Image: 20.3 x 15.3 cm (8 x 6 in.); Matted: 45.7 x 35.6 cm (18 x 14 in.)
John L. Severance Fund 1987.129
Ulmann had the luxury of photographing for personal pleasure rather than for the need to earn money, and thus could choose her own subjects. She focused on communities where modern, industrialized life had not yet left its mark. In the 1920s and 1930s, she photographed Mennonite and Shaker communities in the Northeast, rural Appalachian populations, and African Americans living in the South Carolina coastal plain. Trained as a fine art photographer in the Pictorialist style, she retained its affection for soft focus and platinum prints, while most of her colleagues shifted to modernism’s preference for sharp focus and gelatin silver prints.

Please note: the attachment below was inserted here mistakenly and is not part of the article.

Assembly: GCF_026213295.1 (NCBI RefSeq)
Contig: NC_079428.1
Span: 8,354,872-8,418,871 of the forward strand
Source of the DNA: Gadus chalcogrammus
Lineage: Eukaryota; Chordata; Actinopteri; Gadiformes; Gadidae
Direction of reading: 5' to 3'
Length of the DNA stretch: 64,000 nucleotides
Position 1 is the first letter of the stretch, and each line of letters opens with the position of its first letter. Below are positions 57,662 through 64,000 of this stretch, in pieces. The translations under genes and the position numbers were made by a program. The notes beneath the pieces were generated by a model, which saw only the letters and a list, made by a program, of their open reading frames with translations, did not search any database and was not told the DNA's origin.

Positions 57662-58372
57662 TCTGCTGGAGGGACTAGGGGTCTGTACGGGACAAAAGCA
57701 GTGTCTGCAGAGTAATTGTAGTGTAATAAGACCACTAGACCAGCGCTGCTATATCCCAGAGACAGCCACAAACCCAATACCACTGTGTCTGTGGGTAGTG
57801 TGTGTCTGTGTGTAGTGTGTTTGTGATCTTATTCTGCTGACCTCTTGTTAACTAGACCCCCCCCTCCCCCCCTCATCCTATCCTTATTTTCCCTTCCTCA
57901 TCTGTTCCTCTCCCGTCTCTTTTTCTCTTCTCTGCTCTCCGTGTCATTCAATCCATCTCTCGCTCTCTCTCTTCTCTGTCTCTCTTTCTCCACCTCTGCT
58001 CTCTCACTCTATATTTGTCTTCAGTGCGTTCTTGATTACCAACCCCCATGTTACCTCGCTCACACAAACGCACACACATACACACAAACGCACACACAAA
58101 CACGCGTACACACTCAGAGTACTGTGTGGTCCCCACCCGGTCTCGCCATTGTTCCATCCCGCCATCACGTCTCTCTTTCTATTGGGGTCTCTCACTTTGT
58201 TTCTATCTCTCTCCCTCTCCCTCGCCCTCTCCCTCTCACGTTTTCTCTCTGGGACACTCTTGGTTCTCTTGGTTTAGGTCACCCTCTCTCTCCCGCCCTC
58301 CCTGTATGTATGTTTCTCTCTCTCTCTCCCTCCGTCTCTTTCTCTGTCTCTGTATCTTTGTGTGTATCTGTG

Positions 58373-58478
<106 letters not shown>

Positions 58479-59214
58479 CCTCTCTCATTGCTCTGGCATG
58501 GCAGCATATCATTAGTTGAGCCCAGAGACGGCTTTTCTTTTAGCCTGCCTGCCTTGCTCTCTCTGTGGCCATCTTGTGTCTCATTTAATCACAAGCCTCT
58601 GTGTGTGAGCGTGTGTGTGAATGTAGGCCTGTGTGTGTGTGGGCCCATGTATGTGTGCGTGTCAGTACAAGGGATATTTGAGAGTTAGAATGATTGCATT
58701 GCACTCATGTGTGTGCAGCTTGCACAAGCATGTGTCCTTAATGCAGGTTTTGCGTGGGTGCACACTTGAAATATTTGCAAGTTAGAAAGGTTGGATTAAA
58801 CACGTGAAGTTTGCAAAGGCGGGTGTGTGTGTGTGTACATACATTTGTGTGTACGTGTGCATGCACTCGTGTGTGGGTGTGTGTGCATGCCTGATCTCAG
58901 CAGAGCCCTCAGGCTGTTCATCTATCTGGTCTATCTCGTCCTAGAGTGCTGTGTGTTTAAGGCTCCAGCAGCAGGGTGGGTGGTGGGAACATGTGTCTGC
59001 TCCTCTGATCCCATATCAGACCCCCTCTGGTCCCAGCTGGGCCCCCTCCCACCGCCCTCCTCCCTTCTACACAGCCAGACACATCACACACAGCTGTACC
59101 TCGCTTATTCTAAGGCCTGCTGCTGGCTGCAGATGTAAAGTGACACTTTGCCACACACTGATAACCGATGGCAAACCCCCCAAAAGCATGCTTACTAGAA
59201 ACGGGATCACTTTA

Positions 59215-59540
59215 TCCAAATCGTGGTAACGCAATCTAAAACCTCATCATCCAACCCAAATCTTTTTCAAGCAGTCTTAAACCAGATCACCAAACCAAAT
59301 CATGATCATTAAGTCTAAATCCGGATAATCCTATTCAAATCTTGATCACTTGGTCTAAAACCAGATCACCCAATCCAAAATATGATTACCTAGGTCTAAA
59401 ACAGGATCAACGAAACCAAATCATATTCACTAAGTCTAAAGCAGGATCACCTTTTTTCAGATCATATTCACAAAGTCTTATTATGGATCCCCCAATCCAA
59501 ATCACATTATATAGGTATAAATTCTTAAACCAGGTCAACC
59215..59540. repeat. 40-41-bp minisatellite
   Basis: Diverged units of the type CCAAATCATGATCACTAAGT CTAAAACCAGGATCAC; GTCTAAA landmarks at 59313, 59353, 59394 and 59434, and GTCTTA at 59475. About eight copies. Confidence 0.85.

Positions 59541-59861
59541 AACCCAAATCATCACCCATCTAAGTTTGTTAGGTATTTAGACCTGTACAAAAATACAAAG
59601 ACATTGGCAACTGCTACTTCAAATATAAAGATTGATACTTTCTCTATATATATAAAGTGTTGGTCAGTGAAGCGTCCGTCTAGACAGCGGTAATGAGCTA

The information about this object, including provenance, may not be currently accurate. If you notice a mistake or have additional information about this object, please email email@example.com.
To request more information about this object, study images, or bibliography, contact the Ingalls Library Reference Desk.
All images and data available through Open Access can be downloaded for free. For images not available through Open Access, a detail image, or any image with a color bar, request a digital file from Image Services.